The case “beam-based filter” introduces a filter incorporated into a chilled beam unit, as shown in Figure 4. In this case, the induced room air is filtered by a device integrated into the beam unit. To induce air through the beam unit, the pressure drop in the duct system was increased to 210 Pa.


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Figure 1. Reference case

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Figure 2. System-based filter


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Figure 3. Room-based filter

Figure 4. Beam-based filter


Results and discussion

A previous study [18] explored the combination of active chilled beams (ACBs) and air cleaning technologies to improve indoor air quality in offices. The researchers conducted laboratory experiments to test the effectiveness of a low-pressure mechanical filter in removing particles from the air in combination with ACBs. The results showed that the combined system was effective in removing both large and small particles from the air, resulting in improved indoor air quality. The study suggests that the combination of ACBs and air-cleaning technologies can be an effective strategy for improving indoor climate in offices. Furthermore, the measurement results of the combined system showed that adding the filter accelerated the removal rate of the particles by 2 h-1. However, the efficiency of the chilled beam in exchanging heat was reduced by 38% when the pressure loss was less than 5 Pa.

It should be noted that the reduction in efficiency depends on a lower induction rate in the chilled beam. In the above-mentioned study [19], the induction rate is reduced from approximately 3 to 2. In the present study, the induction rate is less than 2. It means that the size of the chilled beam must be larger when installing a filter to keep the same cooling power.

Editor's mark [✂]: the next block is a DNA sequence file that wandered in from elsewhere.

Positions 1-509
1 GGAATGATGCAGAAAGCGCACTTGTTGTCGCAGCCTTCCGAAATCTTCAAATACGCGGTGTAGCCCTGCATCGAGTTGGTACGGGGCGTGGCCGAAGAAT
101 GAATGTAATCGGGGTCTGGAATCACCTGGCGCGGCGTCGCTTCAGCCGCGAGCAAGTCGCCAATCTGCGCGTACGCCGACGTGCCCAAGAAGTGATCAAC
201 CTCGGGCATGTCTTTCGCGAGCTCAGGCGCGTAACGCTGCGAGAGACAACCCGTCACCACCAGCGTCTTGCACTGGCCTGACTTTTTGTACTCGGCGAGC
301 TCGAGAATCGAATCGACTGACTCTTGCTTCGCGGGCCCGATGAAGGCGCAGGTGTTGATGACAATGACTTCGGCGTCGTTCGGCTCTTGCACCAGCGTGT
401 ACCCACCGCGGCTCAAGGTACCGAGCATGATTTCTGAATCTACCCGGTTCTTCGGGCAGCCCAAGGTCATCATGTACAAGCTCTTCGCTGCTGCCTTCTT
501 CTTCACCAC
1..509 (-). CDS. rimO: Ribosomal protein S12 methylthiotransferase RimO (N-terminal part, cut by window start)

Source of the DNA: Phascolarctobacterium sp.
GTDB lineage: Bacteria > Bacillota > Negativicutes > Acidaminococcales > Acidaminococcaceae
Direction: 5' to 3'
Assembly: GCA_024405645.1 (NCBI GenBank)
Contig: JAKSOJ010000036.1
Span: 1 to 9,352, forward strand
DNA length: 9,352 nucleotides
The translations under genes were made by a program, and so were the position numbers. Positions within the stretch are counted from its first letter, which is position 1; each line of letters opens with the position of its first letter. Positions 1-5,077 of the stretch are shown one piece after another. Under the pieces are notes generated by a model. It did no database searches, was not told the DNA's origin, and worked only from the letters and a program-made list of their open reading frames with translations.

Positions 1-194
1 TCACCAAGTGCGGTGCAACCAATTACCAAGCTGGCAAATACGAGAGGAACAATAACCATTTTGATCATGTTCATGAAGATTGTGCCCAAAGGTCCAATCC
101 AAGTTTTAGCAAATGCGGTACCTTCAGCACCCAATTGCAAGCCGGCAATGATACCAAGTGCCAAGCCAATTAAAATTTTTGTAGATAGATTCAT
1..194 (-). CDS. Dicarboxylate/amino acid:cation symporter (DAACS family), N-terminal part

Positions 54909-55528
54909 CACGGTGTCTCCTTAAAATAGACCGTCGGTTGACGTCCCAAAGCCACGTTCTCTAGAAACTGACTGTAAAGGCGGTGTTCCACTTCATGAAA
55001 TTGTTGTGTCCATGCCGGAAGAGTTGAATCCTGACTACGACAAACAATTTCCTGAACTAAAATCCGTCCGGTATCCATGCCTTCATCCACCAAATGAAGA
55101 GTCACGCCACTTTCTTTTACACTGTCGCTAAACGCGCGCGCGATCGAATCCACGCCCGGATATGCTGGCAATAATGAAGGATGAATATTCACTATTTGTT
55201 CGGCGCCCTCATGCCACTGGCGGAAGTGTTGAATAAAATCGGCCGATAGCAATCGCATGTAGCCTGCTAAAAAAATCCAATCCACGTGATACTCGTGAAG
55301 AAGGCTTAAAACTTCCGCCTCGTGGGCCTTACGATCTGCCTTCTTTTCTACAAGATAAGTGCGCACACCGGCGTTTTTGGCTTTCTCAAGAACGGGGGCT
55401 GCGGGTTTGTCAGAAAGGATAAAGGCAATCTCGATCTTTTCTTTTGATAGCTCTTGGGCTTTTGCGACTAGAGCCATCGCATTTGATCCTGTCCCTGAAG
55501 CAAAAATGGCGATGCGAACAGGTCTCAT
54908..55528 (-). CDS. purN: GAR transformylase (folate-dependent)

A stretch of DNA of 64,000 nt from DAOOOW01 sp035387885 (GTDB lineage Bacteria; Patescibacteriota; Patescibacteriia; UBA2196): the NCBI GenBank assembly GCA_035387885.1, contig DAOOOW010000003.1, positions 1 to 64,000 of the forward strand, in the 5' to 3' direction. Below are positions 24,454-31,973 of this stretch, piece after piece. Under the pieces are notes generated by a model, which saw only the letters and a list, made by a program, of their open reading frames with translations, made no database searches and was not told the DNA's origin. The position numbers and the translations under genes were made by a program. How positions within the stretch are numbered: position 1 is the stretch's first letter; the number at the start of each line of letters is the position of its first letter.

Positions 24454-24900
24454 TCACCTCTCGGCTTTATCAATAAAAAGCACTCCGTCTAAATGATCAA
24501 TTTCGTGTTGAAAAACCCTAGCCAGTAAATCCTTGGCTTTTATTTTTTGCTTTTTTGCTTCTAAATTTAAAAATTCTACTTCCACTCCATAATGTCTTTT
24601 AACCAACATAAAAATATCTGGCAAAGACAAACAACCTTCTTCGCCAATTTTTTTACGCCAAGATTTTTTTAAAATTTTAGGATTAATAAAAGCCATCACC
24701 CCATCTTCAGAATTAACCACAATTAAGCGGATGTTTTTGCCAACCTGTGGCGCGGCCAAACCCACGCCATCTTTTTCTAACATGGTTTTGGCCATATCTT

Energy demand

Figure 5 shows the annual cumulative energy use for space heating in the four system configurations. The profiles are remarkably similar for the cases room-based filter and beam-based filter. The highest energy demand 23.8 kWh/m² were observed in the reference case. This is attributed to the lack of air recirculation in the reference case, resulting in lower indoor air temperatures compared to the other cases.

Figure 6 shows the annual cumulative energy use for space cooling. The highest energy use was observed in the cases room-based filter and beam-based filter, with their profiles being almost identical. Conversely, the lowest energy demand was observed in the reference case. This can be attributed to the higher amount of outdoor air being supplied to the room in the reference case, thereby increasing the potential for free cooling during the summer months.

Figure 7 shows the annual cumulative energy demand for the heating coil. The highest energy demand was observed for the reference case (24.3 kWh/m²), whereas the lowest energy demand was observed for the system-based filter (5.8 kWh/m²). This can be attributed to the higher amount of outdoor air being supplied to the room in the reference case.

Figure 8 shows the annual cumulative electricity energy demand for fans. The highest energy demand values were observed for the reference case (13.7 kWh/m²), while the lowest values were observed for the beam-based filter (5.2 kWh/m²). This is attributed to the recirculation of air that occurred through induction in the beam-based filter case, which is more efficient than using a fan in the room (as in the room-based filter case).